The last two years saw a sudden uptick in the number of suspected cases of liver injury related to the herbal supplement kratom, MedPage Today reports. This has worried researchers, especially given the lax regulation that governs the supplements industry in the United States and the fact that the Food and Drug Administration (FDA) has not issued a warning about kratom’s potentially toxic effects on the liver.
Victor Navarro, MD, of the Albert Einstein Healthcare Network in Philadelphia, presented findings from an analysis of kratom-linked liver toxicity at The Liver Meeting, the Annual Meeting of the American Association for the Study of Liver Diseases, this month in Boston.
Navarro and other investigators from the Drug-Induced Liver Injury Network found seven confirmed cases of kratom-related liver injury that occurred between 2007 and 2017, three of which were in the latter year. Four more possible but not yet confirmed cases occurred in 2018. The investigators worry this may signal a troubling new trend.
Kratom, which is derived from an Asian plant, has effects that are similar to opioids. The Centers for Disease Control and Prevention (CDC) has documented more than 90 deaths attributable to the supplement.
In 2018, the FDA issued recalls for products that included kratom as a result of contamination with salmonella. The agency also warned vendors selling the supplement not to make unproven health claims about the product, such as that it could help treat withdrawal from opioids.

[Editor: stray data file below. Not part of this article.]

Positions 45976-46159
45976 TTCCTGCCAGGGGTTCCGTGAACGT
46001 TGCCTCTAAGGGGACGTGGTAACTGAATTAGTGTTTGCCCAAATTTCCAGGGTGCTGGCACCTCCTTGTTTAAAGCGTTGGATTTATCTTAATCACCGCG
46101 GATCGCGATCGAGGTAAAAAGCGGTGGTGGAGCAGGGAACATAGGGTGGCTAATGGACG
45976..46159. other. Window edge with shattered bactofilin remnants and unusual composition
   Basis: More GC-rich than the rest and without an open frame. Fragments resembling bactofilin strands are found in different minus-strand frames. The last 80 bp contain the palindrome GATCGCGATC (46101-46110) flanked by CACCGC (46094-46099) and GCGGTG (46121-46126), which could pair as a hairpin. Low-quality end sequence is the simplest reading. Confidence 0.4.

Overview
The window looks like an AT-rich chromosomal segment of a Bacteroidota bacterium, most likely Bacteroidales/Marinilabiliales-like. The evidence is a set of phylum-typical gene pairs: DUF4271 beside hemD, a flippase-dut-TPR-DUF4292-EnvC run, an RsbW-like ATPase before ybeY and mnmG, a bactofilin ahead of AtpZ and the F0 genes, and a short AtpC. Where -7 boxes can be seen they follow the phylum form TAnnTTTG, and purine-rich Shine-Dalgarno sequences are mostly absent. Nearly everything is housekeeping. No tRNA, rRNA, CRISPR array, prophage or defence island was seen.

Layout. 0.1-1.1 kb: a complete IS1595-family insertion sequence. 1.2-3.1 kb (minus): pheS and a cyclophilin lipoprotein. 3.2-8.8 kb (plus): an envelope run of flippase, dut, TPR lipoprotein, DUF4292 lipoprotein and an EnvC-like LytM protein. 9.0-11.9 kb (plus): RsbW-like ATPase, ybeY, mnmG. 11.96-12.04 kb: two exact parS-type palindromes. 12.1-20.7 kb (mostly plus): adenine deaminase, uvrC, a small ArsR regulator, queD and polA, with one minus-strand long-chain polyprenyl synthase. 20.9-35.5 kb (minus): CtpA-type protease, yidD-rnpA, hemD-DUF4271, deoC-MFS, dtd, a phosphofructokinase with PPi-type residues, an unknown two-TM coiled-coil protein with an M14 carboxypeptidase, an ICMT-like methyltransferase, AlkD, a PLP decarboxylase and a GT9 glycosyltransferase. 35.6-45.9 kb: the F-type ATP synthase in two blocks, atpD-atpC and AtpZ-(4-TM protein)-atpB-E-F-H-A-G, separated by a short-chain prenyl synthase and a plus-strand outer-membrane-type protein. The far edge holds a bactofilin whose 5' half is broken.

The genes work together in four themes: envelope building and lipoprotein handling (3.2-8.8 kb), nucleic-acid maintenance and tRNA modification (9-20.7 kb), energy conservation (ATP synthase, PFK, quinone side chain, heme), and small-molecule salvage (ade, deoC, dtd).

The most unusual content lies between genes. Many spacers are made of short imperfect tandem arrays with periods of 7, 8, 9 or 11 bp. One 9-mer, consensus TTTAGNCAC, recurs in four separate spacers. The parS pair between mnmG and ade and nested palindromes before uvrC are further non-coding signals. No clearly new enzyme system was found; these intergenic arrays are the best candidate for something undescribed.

The new study’s authors analyzed data from 404 cases of liver injury linked to herbal and dietary supplements reported between 2004 and 2018 and came up with the seven confirmed cases related to kratom.
The individuals in this group, all of whom were hospitalized, were 46 years old on average. A majority were white, and more than half were men. They used kratom for a median of 15 days.
Most commonly, these individuals experienced itching (86% of cases), jaundice (71%) and abdominal pain (71%). These symptoms occurred a median of 28 days after people started taking kratom.
All seven of the cohort members recovered, and none required a liver transplant. That said, two of them experienced a biopsy-confirmed decrease or obstruction of bile flow, which is known as cholestasis.
According to Navarro, most of these individuals took kratom for pain or anxiety relief. Two of them took the supplement to help wean themselves off opioids.
Navarro was especially concerned that the cohort members apparently took only small doses of kratom, suggesting that larger doses might have even more toxic effects. However, this assessment relies on the self-reports of the individuals, which are not likely to be very reliable.
“[Health care] providers should be aware that this readily available substance commonly used for its psychotropic effects is capable of causing severe liver injury,” Navarro said in a conference press release.
To read the study abstract, click here.
To read the MedPage Today article, click here.